Monday, October 26, 2009

HORROR EPICS: Evil Dead Trap (1988)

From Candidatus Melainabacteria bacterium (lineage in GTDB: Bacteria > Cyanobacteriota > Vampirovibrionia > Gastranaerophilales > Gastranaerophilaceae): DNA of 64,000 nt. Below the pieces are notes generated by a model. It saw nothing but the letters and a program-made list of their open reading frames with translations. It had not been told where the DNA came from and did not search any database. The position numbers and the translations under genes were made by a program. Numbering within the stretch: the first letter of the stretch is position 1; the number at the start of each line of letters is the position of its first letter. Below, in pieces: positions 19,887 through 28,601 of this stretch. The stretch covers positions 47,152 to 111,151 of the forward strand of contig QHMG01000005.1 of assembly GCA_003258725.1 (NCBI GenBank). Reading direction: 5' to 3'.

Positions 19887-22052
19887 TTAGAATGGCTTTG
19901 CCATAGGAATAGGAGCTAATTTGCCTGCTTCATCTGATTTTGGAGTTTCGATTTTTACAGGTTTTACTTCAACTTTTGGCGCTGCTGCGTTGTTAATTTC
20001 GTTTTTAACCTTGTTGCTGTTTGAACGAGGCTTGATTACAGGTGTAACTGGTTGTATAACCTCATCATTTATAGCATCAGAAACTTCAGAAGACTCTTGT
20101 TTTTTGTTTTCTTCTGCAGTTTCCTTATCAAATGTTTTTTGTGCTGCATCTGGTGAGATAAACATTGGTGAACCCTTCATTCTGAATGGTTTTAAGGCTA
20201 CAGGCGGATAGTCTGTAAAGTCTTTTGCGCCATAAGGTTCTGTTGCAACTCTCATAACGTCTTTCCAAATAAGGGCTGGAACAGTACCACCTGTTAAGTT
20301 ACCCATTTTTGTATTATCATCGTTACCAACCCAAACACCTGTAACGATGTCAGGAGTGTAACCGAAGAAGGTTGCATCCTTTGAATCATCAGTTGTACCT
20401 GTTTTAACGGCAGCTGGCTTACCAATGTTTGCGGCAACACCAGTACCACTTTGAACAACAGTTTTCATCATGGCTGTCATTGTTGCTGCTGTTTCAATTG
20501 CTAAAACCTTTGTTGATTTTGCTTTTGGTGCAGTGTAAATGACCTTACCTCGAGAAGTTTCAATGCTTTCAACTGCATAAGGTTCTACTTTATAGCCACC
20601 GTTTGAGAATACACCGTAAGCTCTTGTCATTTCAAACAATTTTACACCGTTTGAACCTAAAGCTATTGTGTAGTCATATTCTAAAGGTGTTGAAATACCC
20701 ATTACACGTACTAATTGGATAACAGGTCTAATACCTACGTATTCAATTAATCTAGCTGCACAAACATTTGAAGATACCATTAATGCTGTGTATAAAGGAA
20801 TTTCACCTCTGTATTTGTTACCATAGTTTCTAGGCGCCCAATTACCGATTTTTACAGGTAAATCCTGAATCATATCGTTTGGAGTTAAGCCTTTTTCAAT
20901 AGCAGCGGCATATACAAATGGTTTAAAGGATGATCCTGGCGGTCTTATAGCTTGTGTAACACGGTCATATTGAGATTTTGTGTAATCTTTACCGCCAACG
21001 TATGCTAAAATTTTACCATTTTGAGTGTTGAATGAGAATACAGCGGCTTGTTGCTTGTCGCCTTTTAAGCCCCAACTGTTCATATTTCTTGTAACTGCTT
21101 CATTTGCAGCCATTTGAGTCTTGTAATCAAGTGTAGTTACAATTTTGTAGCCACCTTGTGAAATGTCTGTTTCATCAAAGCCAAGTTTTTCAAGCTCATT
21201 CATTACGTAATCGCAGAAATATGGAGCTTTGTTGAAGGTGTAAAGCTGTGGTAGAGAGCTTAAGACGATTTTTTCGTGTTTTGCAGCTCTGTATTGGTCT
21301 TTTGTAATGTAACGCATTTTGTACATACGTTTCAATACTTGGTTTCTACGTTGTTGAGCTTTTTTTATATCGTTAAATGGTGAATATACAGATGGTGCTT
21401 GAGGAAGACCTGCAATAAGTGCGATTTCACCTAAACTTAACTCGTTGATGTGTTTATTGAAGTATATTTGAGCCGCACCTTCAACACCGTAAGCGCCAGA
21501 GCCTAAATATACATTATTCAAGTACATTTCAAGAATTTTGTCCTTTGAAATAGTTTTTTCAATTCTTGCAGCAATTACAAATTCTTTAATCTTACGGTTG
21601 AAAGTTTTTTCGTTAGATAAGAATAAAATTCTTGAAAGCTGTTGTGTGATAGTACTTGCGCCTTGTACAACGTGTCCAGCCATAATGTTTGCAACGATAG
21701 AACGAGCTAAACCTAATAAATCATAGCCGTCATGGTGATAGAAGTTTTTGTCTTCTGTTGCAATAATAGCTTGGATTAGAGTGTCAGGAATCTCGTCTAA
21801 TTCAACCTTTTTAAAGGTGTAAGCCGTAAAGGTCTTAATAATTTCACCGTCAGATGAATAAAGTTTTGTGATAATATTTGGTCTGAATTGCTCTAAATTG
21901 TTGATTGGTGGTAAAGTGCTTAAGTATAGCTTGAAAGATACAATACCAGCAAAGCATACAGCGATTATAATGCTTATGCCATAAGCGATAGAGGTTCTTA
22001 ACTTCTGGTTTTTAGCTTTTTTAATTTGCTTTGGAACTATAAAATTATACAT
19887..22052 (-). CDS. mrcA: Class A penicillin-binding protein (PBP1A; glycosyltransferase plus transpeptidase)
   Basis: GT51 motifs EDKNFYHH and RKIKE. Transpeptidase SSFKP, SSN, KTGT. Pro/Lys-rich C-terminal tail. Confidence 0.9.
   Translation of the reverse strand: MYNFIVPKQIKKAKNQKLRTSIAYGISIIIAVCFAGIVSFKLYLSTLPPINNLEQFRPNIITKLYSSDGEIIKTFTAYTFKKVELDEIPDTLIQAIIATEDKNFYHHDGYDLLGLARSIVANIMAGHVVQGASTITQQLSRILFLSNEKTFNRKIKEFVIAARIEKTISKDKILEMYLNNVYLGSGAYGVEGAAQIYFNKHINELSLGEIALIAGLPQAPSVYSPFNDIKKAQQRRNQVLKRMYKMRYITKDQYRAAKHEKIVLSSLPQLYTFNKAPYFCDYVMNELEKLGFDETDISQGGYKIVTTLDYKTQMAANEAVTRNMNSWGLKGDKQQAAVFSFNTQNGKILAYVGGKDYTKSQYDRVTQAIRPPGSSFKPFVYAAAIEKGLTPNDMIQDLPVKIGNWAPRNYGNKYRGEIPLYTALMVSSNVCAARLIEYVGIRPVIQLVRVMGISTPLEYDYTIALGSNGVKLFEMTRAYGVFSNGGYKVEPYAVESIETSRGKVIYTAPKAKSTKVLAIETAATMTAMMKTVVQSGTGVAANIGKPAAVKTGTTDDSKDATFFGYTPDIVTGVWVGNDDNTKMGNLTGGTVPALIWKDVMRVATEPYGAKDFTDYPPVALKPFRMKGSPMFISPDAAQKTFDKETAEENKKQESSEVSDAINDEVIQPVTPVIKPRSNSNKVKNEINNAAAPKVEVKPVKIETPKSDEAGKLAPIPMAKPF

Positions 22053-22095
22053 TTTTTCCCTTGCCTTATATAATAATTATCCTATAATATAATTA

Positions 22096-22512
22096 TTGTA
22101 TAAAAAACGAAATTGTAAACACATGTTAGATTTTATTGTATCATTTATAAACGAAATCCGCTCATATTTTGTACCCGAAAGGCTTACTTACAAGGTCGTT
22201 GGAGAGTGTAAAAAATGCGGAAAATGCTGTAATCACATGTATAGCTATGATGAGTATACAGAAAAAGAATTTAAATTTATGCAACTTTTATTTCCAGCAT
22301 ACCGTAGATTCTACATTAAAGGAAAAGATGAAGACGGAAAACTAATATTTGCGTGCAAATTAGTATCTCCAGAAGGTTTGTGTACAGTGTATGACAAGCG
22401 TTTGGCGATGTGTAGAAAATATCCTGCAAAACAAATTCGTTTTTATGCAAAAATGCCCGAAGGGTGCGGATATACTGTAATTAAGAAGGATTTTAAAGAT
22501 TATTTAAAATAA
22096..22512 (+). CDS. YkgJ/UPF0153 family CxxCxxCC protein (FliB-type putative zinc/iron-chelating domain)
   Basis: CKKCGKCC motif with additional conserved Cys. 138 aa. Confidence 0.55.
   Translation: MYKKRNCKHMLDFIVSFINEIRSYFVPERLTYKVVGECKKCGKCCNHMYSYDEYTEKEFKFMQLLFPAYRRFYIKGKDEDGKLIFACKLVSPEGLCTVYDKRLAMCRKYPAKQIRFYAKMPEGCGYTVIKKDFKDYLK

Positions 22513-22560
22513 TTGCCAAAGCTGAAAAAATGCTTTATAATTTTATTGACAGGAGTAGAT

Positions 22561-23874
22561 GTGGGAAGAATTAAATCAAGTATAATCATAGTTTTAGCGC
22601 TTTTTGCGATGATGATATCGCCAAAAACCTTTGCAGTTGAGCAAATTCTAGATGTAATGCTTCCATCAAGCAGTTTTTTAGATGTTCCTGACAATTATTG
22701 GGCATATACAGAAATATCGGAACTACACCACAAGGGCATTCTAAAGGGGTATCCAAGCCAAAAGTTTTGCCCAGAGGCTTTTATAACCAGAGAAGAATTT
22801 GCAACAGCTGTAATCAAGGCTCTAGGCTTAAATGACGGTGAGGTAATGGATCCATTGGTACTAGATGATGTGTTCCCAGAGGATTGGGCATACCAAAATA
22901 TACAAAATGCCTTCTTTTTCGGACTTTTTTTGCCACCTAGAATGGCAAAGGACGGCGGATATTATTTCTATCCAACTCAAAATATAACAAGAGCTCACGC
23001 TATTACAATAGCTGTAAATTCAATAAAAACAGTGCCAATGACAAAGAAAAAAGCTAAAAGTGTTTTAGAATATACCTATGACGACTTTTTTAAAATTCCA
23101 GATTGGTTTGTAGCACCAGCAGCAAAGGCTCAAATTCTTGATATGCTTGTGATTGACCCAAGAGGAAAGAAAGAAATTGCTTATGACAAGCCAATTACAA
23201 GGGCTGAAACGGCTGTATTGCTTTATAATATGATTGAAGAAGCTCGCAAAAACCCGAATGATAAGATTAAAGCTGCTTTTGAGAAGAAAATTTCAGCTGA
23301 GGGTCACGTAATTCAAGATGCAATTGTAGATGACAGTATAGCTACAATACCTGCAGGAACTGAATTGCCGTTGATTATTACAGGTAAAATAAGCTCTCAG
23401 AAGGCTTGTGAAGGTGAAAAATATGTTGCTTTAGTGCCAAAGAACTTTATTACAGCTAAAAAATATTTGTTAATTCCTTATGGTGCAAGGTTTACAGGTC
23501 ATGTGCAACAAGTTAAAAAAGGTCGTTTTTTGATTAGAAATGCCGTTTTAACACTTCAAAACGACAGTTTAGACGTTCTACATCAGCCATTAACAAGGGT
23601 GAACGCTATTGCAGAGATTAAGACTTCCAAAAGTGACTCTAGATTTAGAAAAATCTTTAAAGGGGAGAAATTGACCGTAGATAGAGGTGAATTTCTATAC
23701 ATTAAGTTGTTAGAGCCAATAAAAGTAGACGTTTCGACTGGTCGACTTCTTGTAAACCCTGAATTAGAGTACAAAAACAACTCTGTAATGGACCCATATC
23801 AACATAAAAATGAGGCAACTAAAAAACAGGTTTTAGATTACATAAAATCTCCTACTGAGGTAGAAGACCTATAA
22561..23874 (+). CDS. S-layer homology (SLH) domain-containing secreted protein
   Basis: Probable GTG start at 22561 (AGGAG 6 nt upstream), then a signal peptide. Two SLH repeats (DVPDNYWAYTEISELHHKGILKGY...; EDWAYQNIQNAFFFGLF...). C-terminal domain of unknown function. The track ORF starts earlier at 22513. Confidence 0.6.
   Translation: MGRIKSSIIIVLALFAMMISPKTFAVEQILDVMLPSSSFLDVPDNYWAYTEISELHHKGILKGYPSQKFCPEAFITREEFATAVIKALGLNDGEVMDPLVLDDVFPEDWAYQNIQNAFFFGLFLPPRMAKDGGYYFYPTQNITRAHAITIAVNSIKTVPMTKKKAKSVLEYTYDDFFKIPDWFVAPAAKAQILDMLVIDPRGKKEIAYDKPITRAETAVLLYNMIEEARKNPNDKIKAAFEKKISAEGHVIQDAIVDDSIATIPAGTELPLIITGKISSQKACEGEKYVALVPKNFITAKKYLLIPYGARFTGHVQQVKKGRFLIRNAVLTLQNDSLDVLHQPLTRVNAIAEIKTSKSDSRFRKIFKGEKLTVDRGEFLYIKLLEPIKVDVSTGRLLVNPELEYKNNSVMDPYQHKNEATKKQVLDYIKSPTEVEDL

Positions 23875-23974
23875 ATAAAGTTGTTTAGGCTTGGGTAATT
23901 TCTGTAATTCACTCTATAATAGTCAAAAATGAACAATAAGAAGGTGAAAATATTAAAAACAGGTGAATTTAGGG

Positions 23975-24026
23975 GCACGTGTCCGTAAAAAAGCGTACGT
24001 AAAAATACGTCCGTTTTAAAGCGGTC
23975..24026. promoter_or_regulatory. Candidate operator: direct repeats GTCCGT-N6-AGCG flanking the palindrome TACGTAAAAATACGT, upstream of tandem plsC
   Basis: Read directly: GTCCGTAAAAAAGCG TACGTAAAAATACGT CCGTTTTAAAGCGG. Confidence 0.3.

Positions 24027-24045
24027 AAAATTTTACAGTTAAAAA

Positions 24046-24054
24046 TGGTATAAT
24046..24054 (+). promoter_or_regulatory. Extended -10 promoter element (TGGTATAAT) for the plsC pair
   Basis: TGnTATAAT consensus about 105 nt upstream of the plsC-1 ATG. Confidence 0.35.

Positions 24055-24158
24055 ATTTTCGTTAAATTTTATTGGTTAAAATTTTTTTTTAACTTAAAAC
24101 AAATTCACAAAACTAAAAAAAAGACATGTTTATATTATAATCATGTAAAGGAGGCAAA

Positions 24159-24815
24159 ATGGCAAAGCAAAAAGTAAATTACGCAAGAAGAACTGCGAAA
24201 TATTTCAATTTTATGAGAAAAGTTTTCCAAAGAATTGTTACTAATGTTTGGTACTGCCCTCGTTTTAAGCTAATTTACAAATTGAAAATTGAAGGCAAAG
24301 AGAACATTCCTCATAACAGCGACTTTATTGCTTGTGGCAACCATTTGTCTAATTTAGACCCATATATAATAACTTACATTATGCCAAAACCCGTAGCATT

Die-hard fans of Asian horror have to know about this one. Unless you count decades of monster movies, word has it that Shiryo No Wana (renamed Evil Dead Trap internationally) put Japanese horror on the map well before Ringu, Battle Royale, and eight million weird-ass Takashi Miike films. If you’ve seen a lot of horror movies in your time, this one won’t strike you as being particularly original. Evil Dead Trap mostly pays homage to Dario Argento, but there’s the occasional nod to Lucio Fulci and David Cronenberg too. At least the filmmakers had good taste, right? Nami hosts a late-night TV show that plays videos sent in by its insomnia-ridden viewers. After asking for better submissions, a tape shows up in the mail that’s more than what she bargained for. I know the Japanese sometimes get into some odd shit regarding sex and violence, but surely this video wouldn’t be allowed to air. It’s a snuff film depicting the brutal torture and murder of a young woman. And the son of a bitch who killed her even made sure his camera caught every landmark leading to the building where the girl’s death took place. Whether the video is real or not, Nami sees an opportunity to boost her show’s dwindling ratings. She convinces her boss to let her track down the video’s source in the name of investigative journalism. And hey, if she dies in the process, that’ll just make for a higher rating. That’s not me being morbid; Nami makes that observation on her own, thank you very much. With her film crew (three women, one man) in tow, Nami follows the video’s directions and ends up at an abandoned military base. They split up to look for clues…and one by one…yeah, you know what’s gonna happen. Each of Nami’s friends fall victim to an elaborate series of “evil dead traps” that kill them in gruesome fashion. I should probably stop there. Like The Descent, this is one of those movies where you’ll like it more if you know less about the story. What I can tell you is that the first half of Evil Dead Trap is a fine rendition of Italian horror aesthetics, complete with colored lighting a la Suspiria. But then the film crew dies, and so does the movie to an extent. The pace slows considerably, running about ten minutes too long. It does pick up with the bizarre turn of the final twenty minutes. But by that point, you’re almost ready to pack it in. The finale is great, but rendered less effective. Evil Dead Trap isn’t bad overall, but it’s recommended more for the sake of context. You should always make a point to check out the “granddaddy of ‘em all” movies to see where everyone got their ideas from. With this one, I think you might pick up on how future Japanese horror films improved on the craft.



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